In turning while someone is holding you, in dropping down and allowing the weight from your center to be at the underside of your arms, and so forth, the connection is also paramount. This is the Ki. This is the Ki that is developed/strengthened with breathing exercises, herbs to the skin, diet, mood, etc. This is the Ki that has to do with the fascia/mind part of the body. This is the Ki that draws its power from the ground and from the gravity pulling the center of gravity (and a couple of other things, but I'm trying to stay simple). The Ki was considered to draw it's power from the Ki of Heaven and the Ki of Earth, because of this relationship to the ground support and the pull of gravity. We are like creatures somewhere in between Heaven and Earth, because of this. And this relationship holds true for the natural laws that hold the universe together. Does that give a better feel for how the "Universal Ki" was considered to pertain to this? Tohei blends some other stuff in, but he's not far from the older traditional view, in reality.

Akuzawa's exercises, which are part of a large corpus of similar exercises from China, focuses on enhancing your power by stretching and differentiating along the axes of the body.... what it should be stretching is not the muscle, but that same "connection", the Ki.

Shaner Sensei's exercises were good exercises that covered the basic points in a good way for beginners, but my personal opinion is that a little more clarity and exposition would help everyone.

FWIW

Mike
  Reply With Quote
Old 12-15-2006, 02:39 PM   #28
Adman
 
Adman's Avatar
Location: St. Louis
Join Date: Jul 2002
Posts: 139
United_States
Offline
Re: Ki-Society Workshop in Denver, Dec 06

Quote:
Mike Sigman wrote:
I hope I didn't waste all that discussion on how a push to the chest, in the normal Ki-test scenario, actually derives its "resistance" from the ground.
Did you think it was somehow lost on me? That was demonstrated to me the first time someone gave me a 'ki test' and my back heel dug into the mat.
Quote:
But... don't throw out the "Ki of the Universe" just yet.
Had I done that?
Quote:
It's this idea of the whole body being relaxedly connected while turning, moving, etc., that you should focus on.
I'm assuming you meant "you" in the general sense. As it happens, that is what I'm working on, and will continue to.

Since you were asking for a discussion on what is happening in the ki exercises, I thought I'd start out with an anecdote. Mostly in response to part of what brought you back to this thread:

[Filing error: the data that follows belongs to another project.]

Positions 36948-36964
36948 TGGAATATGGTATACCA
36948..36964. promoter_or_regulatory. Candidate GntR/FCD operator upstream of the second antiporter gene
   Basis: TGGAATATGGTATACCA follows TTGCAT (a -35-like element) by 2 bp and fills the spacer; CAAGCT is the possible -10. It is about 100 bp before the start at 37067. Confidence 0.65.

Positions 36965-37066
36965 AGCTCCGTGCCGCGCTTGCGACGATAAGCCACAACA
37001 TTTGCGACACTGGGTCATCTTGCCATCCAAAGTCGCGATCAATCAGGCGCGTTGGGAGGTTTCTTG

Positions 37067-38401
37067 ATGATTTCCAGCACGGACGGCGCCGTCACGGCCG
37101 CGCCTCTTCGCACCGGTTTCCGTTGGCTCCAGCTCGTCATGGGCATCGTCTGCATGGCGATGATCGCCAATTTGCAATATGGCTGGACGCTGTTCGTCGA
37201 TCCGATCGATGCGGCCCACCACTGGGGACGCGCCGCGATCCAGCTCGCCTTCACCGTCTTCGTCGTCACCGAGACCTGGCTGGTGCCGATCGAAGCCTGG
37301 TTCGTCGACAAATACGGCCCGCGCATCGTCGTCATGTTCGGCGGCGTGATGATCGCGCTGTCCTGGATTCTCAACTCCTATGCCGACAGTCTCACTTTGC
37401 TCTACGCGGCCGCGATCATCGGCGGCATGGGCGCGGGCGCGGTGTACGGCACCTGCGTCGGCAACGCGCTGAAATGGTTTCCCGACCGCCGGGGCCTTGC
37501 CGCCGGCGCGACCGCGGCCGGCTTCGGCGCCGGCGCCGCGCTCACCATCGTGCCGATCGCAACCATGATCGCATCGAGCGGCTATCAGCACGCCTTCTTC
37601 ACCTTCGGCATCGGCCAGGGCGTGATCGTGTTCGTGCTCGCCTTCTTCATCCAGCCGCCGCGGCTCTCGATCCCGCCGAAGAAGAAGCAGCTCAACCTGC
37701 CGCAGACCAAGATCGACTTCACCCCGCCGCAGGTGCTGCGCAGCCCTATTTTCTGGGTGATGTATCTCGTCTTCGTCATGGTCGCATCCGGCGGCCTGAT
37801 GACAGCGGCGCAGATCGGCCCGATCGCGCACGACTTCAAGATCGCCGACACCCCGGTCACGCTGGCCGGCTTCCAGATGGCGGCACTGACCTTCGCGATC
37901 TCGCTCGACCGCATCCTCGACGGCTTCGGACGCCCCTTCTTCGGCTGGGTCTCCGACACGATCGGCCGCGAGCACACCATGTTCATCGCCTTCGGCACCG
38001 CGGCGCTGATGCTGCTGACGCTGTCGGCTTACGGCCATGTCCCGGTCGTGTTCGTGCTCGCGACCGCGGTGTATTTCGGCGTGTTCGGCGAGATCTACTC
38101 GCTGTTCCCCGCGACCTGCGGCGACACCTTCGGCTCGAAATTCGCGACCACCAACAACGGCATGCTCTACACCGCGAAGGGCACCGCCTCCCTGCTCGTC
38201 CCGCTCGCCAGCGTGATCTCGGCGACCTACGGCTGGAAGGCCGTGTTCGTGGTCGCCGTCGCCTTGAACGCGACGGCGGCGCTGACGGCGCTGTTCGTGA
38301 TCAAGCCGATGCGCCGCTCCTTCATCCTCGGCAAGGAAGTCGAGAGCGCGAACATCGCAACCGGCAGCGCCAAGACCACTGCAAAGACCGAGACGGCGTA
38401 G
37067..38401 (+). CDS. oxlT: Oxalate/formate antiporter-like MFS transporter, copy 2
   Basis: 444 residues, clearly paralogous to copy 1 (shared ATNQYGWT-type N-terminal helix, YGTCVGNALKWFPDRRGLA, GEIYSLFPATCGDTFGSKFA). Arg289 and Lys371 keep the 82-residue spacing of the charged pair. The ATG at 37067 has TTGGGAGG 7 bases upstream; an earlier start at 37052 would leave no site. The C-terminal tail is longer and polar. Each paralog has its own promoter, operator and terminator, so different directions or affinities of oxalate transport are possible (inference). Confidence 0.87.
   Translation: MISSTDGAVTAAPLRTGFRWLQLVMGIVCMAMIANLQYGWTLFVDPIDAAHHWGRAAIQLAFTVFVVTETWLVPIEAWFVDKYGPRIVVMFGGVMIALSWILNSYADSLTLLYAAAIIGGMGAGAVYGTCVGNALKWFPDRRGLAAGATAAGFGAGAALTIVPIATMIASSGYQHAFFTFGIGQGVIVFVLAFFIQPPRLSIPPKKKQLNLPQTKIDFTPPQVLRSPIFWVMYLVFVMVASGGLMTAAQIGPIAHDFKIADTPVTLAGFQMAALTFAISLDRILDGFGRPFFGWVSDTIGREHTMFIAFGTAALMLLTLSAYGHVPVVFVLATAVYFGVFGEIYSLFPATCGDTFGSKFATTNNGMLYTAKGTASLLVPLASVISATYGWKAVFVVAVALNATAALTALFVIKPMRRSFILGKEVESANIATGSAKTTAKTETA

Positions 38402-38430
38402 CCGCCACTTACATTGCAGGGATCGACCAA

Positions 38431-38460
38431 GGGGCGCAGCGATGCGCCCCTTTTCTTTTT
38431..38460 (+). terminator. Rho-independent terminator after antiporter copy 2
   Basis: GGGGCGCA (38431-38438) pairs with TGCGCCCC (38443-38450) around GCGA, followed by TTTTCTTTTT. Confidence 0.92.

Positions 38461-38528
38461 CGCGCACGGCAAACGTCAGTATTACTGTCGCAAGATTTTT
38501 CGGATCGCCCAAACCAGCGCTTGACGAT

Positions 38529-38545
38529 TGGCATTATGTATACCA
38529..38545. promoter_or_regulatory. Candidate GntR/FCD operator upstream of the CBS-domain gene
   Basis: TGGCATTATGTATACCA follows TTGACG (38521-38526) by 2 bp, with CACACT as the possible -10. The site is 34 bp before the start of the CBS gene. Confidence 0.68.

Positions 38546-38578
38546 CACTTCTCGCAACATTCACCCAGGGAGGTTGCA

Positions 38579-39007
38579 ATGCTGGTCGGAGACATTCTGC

Quote:
Wayne Wilson wrote:
let go mentally, relax, let go physically, relax, and become one with (or realize the oneness already there) the universe. You are the universe and it is you, moving, breathing, relaxed, powerful, in contention with nothing or no one. At peace in unified movement.
Where as I like the sentiment, and there is actually much to learn from it, it gets lost on what someone has to work through before they can begin to understand it.
Quote:
Shaner Sensei's exercises were good exercises that covered the basic points in a good way for beginners, but my personal opinion is that a little more clarity and exposition would help everyone.
Wish I was there. And I agree with the clarity part. The crude ki test with my daughter was my way to illustrate how some simple steps can go a long way. In any case, I've given her a year before I spring the 'Ki of the Universe' on her.

thanks,
Adam
  Reply With Quote
Old 12-16-2006, 09:22 AM   #29
Mike Sigman
Location: Durango, CO
Join Date: Feb 2005
Posts: 4,123
United_States
Offline
Re: Ki-Society Workshop in Denver, Dec 06

Quote:
Adam Bauder wrote:
Did you think it was somehow lost on me? That was demonstrated to me the first time someone gave me a 'ki test' and my back heel dug into the mat.
"Back heel"??? I had to do it with my feet parallel. You wuss! With your feet parallel, as was done in Shaner Sensei's workshop, you can get down to the nitty-gritty of where you are sourcing your power PDQ.

I was thinking that I'm not totally clear on how "soft" some of the tension guys are (I'm not sure I want to know.... I've already been through this a few times and experience tells me....... ), but I'd suggest that regardless, it might be worthwhile for people to take a look at Akuzawa's stuff (from what Dan is posting, he's using some of Akuzawa's exercises or close to, but all that's unclear), some of Ushiro's stuff, but also no one should hesitate to go to a Ki Society workshop which does an overview of the basic principles (as Shaner's workshop did). Understanding that all of these "different approaches" are actually all working from the same basic principles means that they can get a 3-dimensional picture of the whole beast. It's a complex beast and few approaches cover all facets of it.

FWIW

Mike
  Reply With Quote
Old 12-17-2006, 10:43 PM   #30
Adman
 
Adman's Avatar
Location: St. Louis
Join Date: Jul 2002
Posts: 139
United_States
Offline
Re: Ki-Society Workshop in Denver, Dec 06

Quote:
Mike Sigman wrote:
"Back heel"??? I had to do it with my feet parallel.
That's what you get for going to a workshop...
Quote:
You wuss!
Yeah ... So?
Quote:
With your feet parallel, as was done in Shaner Sensei's workshop, you can get down to the nitty-gritty of where you are sourcing your power PDQ.